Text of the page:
Teacher resources and professional development across the curriculum

Teacher professional development and classroom resources across the curriculum

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Making Civics Real Workshop 6: Civic Engagement  
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Workshop 6

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Lesson Plan: Context

Since 1973, Bill Mittlefehldt has worked at Anoka High School in Anoka, Minnesota, teaching civics, economics, geography, American history, law, futuristics, psychology, Western civilization, community service, applied problem solving, environmental issues, and quality training. Prior to Anoka, he taught for several years in Riverside, Illinois. Bill Mittlefehldt has made numerous professional presentations at conferences and has published several articles about his service-learning experiences in Anoka. He also has been recognized with many awards, including having been twice nominated for Minnesota Teacher of the Year. In the summer of 2000, Bill Mittlefehldt and his daughter paddled for 65 days from Duluth to New York City, a distance of 1,650 miles, to gather stories of civic and sustainable collaboration. Bill Mittlefehldt holds a Bachelor of Arts in political science from Lawrence University in Wisconsin, a Master of Arts in religious studies and a Master of Divinity degree from the Chicago Theological Seminary, and a Master of Arts in curriculum and instructional systems from the College of Education at the University of Minnesota.

Anoka High School is the largest high school in the state of Minnesota. Its current enrollment is about 3,300 students and it is still growing. The school was recognized nationally as an Excellence in Action site in 1993.

Anoka is a suburban city of approximately 17,600 people, located at the convergence of the Rum and Mississippi Rivers. The Rum River runs right behind the school. The city is about 18 miles northwest of Minneapolis and 25 miles from St. Paul. Anoka is located in one of the fastest-growing counties in Minnesota with a population of over 270,000. The city was originally a farm community and has maintained its historic downtown main street. Around 1900, Anoka began to be swallowed up by the Minneapolis-St. Paul metropolitan area.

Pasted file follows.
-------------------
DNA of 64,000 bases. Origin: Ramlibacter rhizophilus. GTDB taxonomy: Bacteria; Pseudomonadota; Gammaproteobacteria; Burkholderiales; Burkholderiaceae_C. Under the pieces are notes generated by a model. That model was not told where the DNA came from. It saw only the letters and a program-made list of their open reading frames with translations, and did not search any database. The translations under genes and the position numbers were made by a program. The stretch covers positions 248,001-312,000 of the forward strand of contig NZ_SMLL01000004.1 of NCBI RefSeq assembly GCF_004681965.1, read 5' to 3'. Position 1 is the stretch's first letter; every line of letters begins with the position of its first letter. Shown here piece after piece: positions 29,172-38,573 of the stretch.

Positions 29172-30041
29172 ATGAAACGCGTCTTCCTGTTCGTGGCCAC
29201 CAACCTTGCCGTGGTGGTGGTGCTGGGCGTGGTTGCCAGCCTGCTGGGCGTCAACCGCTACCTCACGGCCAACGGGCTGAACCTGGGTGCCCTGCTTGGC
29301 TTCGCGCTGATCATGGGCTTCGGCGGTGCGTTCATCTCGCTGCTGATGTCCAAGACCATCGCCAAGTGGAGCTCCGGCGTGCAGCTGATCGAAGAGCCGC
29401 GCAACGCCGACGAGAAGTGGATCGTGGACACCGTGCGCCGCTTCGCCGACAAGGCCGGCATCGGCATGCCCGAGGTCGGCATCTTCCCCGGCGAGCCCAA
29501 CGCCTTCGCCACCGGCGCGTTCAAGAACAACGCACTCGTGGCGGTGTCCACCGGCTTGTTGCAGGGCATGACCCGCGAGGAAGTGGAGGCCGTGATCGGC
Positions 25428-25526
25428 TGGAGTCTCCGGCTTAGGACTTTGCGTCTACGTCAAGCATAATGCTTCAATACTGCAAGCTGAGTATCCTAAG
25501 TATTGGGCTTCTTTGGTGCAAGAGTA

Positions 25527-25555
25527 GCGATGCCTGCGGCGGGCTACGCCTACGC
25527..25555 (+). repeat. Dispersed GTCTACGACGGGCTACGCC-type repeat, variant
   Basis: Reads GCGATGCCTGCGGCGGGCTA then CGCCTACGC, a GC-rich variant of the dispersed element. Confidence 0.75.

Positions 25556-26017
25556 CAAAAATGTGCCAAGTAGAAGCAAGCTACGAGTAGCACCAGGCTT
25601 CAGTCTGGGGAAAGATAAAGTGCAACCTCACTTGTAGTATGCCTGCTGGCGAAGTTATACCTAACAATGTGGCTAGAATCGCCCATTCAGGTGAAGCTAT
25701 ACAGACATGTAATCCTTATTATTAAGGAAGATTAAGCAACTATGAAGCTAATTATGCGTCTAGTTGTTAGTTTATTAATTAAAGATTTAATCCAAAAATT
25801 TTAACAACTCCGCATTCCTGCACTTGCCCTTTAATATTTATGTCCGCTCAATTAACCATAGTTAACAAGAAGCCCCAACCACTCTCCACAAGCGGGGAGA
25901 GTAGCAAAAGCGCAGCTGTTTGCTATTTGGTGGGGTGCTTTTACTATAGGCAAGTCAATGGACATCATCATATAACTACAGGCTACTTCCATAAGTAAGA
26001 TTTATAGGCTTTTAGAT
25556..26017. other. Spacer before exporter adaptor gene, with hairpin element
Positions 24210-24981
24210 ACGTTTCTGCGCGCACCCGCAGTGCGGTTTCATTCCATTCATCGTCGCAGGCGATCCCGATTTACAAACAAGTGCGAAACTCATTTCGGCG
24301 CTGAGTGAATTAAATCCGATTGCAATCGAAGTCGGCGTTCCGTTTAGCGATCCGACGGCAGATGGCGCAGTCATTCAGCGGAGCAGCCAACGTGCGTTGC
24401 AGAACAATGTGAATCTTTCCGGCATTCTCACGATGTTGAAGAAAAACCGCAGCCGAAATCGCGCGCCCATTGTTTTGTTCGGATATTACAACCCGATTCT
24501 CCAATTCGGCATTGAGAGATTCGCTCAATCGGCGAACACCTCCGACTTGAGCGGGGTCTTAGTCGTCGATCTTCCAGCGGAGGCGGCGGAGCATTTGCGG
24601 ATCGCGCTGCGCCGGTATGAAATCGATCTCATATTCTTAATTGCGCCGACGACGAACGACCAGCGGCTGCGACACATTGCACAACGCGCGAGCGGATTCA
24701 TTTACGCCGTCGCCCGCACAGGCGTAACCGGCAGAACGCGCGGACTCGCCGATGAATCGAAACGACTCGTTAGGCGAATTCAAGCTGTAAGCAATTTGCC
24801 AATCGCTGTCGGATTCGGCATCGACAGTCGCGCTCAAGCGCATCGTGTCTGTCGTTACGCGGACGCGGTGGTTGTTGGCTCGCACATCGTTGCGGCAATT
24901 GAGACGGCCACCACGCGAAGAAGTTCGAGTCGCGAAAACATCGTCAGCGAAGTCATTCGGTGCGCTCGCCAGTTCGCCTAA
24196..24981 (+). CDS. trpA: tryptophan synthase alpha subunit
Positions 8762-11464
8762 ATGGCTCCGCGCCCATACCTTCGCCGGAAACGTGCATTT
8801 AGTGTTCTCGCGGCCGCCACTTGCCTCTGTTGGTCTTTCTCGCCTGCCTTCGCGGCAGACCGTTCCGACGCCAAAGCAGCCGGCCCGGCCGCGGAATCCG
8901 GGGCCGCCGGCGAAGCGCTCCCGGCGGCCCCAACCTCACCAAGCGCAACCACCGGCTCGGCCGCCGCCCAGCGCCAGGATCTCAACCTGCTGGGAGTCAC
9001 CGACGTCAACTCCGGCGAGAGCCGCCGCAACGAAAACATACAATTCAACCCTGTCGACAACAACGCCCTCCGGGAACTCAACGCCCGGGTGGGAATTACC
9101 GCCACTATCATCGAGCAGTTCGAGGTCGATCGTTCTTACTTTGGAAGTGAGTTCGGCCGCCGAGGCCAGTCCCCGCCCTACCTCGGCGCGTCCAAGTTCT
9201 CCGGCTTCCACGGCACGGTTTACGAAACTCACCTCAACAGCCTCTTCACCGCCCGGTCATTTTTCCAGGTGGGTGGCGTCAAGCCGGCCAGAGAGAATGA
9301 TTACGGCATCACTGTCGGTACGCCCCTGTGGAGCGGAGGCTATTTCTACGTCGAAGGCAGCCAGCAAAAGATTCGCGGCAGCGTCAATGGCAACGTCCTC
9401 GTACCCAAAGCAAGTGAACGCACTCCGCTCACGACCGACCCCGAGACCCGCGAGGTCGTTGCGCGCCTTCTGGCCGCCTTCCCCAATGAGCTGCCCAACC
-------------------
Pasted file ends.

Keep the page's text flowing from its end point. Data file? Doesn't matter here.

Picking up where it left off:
Human Geography is a nine-week course that meets four times a week for 85 minutes per class period. It is a social studies elective for 11th- and 12th-graders and includes students of all ability levels, including students with special needs. The course curriculum has nine major units and an applied civics project, which is the lesson focused upon in this program. The focus of the course is on how people interact with the land, the region, the culture, and the landscape over time. Students use maps extensively to help understand the key components of change in their community.

The nine units are as follows: Geography and Human Geography; Maps, Perspectives, and Technical Tools; Earth and Changing Geographic Environments; Human Origins: Family Tree and Population; Civilization and Urbanization: Designs for Living; Regional Issues and Environmental Stress: Air, Water, Land, Biodiversity, Energy (AWLBE); Regional Issues, Environment, and AWLBE; Sustainable Minnesota: Learning Our Way; and Sustainable U.S.: Learning Our Way.

The Applied Civics Project, in which students identify and work on a community issue related to what they are learning, also has a nine-week sequence: Introduction to Task and Total Community Quality; Select Team, Topic, and Partner; Research Team Topic: Begin Defining Problem; Research Team Topic: Begin Articulating Solutions; Research Team Topic: Improve Problem-Solution; Prepare for Presentation: Rehearse Teamwork for Presenting; Final Class Presentation and Written Report.


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